Daughters of Toni: A Remembrance
Author Zadie Smith reflects on the life and influence of Toni Morrison as part of PEN America’s tribute to the late Nobel laureate.
I read Toni Morrison’s early novels very young, probably a little too young, when I was around ten years old. I couldn’t always follow her linguistic experiments or the density of her metaphoric expressions, but at that age what mattered more even than her writing was the fact of her. Her books lined our living room shelves and appeared in multiple copies, as if my mother was trying to reassure herself that Morrison was here to stay. It’s hard now, in 2019, to recreate or describe the bottomless need she answered. There was no “black girl magic,” in London, in 1985. Indeed, as far as the broader culture was concerned, there was no black girl anything, outside of singing, dancing, and perhaps running. On my mother’s shelves there certainly were “black woman writers,” and “Toni” was first amongst them, but no such being was ever mentioned in any class I ever attended, and I can’t remember ever seeing one on the TV or in the papers or anywhere else. Reading The Bluest Eye, Sula, Song of Solomon, and Tar Baby for the first time was therefore more than an aesthetic or psychological experience, it was existential. Like a lot of black girls of my generation, I placed Morrison, in her single person, in an impossible role. I wanted to see her name on the spine of a book and feel some of the same lazy assumption and smug confidence of familial relation, of inherited potential, that any Anglo-Saxon boy in school felt—no matter how unlettered or indifferent to literature—whenever he heard the name of William Shakespeare, say, or John Keats. No writer should have to bear such a burden. What’s extraordinary about Morrison is that she not only wanted that burden, she was equal to it. She knew we needed her to be not just a writer but a discourse and she became one, making her language out of whole cloth, and conceiving of each novel as a project, as a mission—never as mere entertainment. Just as there is a Keatsian sentence and a Shakespearean one, so Morrison made a sentence distinctly hers, abundant in compulsive, self-generating metaphor, as full of sub-clauses as a piece of 19th century presidential oratory, and always faithful to the central belief that narrative language—inconclusive, non-definitive, ambivalent, twisting, metaphorical narrative language, with its roots in oral culture—can offer a form of wisdom distinct from and in opposition to, as she put it, the “calcified language of the academy or the commodity driven language of science.”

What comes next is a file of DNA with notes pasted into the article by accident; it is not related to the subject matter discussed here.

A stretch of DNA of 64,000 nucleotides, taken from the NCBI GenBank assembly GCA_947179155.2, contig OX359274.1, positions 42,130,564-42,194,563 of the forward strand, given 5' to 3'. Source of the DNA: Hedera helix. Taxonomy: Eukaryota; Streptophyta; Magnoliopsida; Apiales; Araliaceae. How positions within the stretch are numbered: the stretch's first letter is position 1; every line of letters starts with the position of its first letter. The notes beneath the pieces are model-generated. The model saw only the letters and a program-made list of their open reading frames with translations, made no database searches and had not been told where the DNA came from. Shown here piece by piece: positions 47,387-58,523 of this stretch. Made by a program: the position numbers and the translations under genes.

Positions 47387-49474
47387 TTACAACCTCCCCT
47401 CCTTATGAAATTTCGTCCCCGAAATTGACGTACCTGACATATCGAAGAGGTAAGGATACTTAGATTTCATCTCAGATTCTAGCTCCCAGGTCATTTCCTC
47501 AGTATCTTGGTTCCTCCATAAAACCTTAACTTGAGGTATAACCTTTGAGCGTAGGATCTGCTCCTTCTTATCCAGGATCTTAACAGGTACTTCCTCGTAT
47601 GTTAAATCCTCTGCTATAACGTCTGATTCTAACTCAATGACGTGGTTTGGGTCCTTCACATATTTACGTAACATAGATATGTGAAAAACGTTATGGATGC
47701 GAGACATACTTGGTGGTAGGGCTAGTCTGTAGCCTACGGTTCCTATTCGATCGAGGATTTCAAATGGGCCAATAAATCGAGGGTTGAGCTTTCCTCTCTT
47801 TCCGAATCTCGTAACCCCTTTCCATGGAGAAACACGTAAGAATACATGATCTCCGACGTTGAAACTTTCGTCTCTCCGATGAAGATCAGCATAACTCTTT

The thwarting of human potential was her great theme, but there was nothing subconscious or accidental about it—she couldn’t afford there to be. In The Bluest Eye, for example, how do you write about self-loathing without submitting to the same? Or demonizing the habit? Or handing the power of victory precisely to the culture that has created the feeling? All of it had to be thought through, and she thought about all of it, as a working novelist but also as a critic and academic. To me the most astonishing section of her final book of essays, The Source of Self Regard, is the level of sustained academic critique she was able to bring to bear upon her own novels, like an architect walking you through a building she’d made, with the same consciousness of its beauty but also of its use. Toni Morrison put herself in the service of her people, as few writers have ever been called upon to do, and she claimed it as a privilege. A large part of the project was the ennobling of black culture itself and its deliberate encasement in a vocabulary worthy of its glories. To those who considered the entrance to her buildings narrow she had many famous rejoinders. And now—in no small part because of her determination not to be swayed from her project—we of course understand that there are no such things as narrow entrances into the houses of history, experience, and culture. For when it comes to ways of telling, ways of seeing, every man’s story is infinite. Every black woman’s, too. This infinite terrain is what she opened up for girls like me who had feared otherwise.
In 1992, my mother’s close friend, the Ghanaian born, legendary Black-British publisher Margaret Busby, published the first volume of Daughters of Africa, in which Morrison was of course included, alongside more than two hundred contributors. Its title came from the words of Maria W. Stewart, the first African-American woman to give public lectures: “O, ye daughters of Africa, awake! awake! arise! no longer sleep nor slumber, but distinguish yourselves. Show forth to the world that ye are endowed with noble and exalted faculties.” A year after that, Morrison won the Nobel Prize. A year after that, I went to university to embark on a course of English Literature which included not a single daughter of Africa nor any sons either. Change was a long time coming, but Morrison stayed out front, leading us into the future, like a pilot light. This year, Margaret published the second volume of Daughters of Africa, equally large, in which many of the writers are not only daughters of Africa but also, metaphorically speaking, daughters of Morrison—a category in which I include myself. Morrison rejected the very concept of the narrow door and claimed for herself the wide world. She enriched our literary inheritance, and now every school child, whatever their background, can inherit Morrison as a literary forebear, a great American writer, who is as available to them—as ‘universal’—as any other writer in the canon. All readers and writers are indebted to her for the space she created.
Zadie Smith is an English novelist, essayist, and short story writer. She is the author of White Teeth, The Autograph Man, On Beauty, Changing My Mind, and NW, among other works.